Urban Child keynote speaker: We are all our brother’s keepers

James Cole Jr. (left), general counsel of the U.S. Department of Education, talks with School of Law Dean Ronald Weich at the Eighth Annual Urban Child conference.

James Cole Jr. (left), general counsel of the U.S. Department of Education, and School of Law Dean Ronald Weich at the Eighth Annual Urban Child conference. (Photo by Kevin Hagin)

The University of Baltimore’s Sayra and Neil Meyerhoff Center for Families, Children and the Courts held its Eighth Annual Urban Child conference, “Education and the Urban Child,” on April 7, 2016.

Keynote speaker James Cole Jr., general counsel of the U.S. Department of Education, discussed the importance of taking responsibility for young people, the mission of My Brother’s Keeper, a presidential task force that seeks to address opportunity gaps faced by young people of color.

“I was in a sense ‘kept,’” said Cole, who in January was delegated the duties of the deputy secretary of education. “Someone took responsibility for me when I was young.”

Cole’s 10th-grade English teacher, Ms. Schmidt, recognized his abilities.

“She had big plans for me,” said Cole, who grew up on the South Side of Chicago and assumed charge of his family at 14 after his mother died and his father began suffering from Alzheimer’s disease. “She convinced me I have talent, she made me feel smart and created a safe space for learning in a world filled with gang fights and unpaid bills.”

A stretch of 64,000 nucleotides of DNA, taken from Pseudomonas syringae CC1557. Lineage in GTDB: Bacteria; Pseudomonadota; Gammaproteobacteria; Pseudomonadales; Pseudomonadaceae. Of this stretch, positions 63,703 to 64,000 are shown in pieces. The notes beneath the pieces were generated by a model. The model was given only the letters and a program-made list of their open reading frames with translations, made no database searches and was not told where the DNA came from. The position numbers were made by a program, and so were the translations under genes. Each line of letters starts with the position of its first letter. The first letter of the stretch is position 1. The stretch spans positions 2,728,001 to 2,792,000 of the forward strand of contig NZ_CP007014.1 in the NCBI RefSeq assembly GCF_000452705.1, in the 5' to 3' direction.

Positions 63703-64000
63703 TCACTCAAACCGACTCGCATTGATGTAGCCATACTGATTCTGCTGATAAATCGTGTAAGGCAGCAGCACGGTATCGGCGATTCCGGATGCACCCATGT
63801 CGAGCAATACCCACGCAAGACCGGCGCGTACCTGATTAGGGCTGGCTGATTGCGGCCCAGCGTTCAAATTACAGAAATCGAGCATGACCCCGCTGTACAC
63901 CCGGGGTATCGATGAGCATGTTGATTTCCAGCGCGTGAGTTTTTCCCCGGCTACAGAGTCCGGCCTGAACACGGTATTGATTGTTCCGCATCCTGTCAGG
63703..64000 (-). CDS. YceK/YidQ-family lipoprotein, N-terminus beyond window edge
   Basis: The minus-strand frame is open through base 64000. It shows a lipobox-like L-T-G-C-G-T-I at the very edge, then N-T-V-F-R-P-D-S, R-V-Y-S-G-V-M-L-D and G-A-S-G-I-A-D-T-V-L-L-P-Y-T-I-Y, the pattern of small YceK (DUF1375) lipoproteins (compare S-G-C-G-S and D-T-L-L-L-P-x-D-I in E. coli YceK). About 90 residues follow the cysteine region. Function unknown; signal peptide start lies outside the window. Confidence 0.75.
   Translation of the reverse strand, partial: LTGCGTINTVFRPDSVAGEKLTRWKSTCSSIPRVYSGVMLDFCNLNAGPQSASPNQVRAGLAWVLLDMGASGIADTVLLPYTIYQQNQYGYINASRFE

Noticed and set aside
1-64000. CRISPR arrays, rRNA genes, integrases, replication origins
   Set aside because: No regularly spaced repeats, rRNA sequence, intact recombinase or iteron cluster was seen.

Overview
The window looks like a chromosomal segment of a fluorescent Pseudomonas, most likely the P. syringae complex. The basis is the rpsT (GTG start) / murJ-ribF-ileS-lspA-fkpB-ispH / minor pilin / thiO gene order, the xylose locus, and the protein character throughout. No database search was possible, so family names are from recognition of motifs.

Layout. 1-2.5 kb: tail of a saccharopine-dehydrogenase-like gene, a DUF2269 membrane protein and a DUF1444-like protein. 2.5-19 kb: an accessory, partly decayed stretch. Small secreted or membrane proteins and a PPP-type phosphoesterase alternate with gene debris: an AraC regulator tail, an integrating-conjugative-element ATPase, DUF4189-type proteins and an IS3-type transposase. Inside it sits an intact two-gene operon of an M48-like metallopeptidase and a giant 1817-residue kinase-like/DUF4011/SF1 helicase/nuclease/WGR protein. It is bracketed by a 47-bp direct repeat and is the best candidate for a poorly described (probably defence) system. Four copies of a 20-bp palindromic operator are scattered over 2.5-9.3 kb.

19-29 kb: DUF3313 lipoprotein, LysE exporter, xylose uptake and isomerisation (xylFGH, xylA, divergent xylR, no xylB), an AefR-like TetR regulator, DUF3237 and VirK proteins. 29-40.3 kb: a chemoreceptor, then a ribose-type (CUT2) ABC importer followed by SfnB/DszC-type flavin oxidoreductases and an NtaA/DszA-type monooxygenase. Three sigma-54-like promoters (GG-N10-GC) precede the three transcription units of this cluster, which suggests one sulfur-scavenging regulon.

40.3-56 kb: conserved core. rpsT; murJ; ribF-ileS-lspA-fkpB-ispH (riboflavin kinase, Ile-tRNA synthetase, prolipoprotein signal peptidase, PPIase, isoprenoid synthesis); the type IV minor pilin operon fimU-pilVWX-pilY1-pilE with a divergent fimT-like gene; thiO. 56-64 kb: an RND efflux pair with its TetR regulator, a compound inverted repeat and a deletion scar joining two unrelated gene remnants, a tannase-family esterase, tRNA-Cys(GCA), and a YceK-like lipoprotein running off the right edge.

Ms. Schmidt not only urged Cole to go to college, she also sent him to the University of Illinois at Urbana-Champaign to visit her son for a weekend so Cole could see that college was an attainable goal.

A few years later, Ms. Schmidt was present when Cole graduated with honors in finance from that university. She was in the audience too when he received his law degree from the University of Chicago.

“My family is all African-American and there was Ms. Schmidt with her red hair,” Cole said. “She took responsibility for me. Now I’m serving the president of the United States because someone made the choice to be my keeper.”

Cole cited troubling statistics: While 43 percent of all young adults in the U.S. have completed a bachelor’s degree, only 25 percent of young black women and 18 percent of young black men have a four-year degree.

“Compare that with the odds of incarceration,” Cole said, pointing out that one-third of black men are likely to go to prison at some time in their lives.

Said Cole: “Each of us in this country bears an individual responsibility to our brothers and sisters to truly see kids like the one I was, not to pretend we don’t know where they are.”

See the 2016 Urban Child conference program.

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